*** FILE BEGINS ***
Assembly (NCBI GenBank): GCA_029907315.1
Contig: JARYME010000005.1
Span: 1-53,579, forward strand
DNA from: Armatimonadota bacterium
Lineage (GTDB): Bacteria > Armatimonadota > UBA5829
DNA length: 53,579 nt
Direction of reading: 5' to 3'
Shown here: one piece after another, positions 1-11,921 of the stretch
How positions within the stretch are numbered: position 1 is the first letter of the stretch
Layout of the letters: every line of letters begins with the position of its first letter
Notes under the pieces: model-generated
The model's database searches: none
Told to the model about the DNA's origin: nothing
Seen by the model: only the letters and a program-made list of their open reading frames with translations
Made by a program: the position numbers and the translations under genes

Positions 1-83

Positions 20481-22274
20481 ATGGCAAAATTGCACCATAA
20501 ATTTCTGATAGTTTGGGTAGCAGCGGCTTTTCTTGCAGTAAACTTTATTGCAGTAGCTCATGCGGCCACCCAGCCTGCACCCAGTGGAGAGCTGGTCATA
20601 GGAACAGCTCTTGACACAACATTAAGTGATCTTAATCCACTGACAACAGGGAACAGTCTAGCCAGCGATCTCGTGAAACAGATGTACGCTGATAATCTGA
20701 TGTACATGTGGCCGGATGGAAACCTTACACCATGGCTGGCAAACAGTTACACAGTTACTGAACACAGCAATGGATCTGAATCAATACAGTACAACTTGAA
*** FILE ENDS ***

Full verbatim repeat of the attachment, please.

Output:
Assembly (NCBI GenBank): GCA_029907315.1
Contig: JARYME010000005.1
Span: 1-53,579, forward strand
DNA from: Armatimonadota bacterium
Lineage (GTDB): Bacteria > Armatimonadota > UBA5829
DNA length: 53,579 nt
Direction of reading: 5' to 3'
Shown here: one piece after another, positions 1-11,921 of the stretch
How positions within the stretch are numbered: position 1 is the first letter of the stretch
Layout of the letters: every line of letters begins with the position of its first letter
Notes under the pieces: model-generated
The model's database searches: none
Told to the model about the DNA's origin: nothing
Seen by the model: only the letters and a program-made list of their open reading frames with translations
Made by a program: the position numbers and the translations under genes

Positions 1-83

Positions 20481-22274
20481 ATGGCAAAATTGCACCATAA
20501 ATTTCTGATAGTTTGGGTAGCAGCGGCTTTTCTTGCAGTAAACTTTATTGCAGTAGCTCATGCGGCCACCCAGCCTGCACCCAGTGGAGAGCTGGTCATA
20601 GGAACAGCTCTTGACACAACATTAAGTGATCTTAATCCACTGACAACAGGGAACAGTCTAGCCAGCGATCTCGTGAAACAGATGTACGCTGATAATCTGA
20701 TGTACATGTGGCCGGATGGAAACCTTACACCATGGCTGGCAAACAGTTACACAGTTACTGAACACAGCAATGGATCTGAATCAATACAGTACAACTTGAA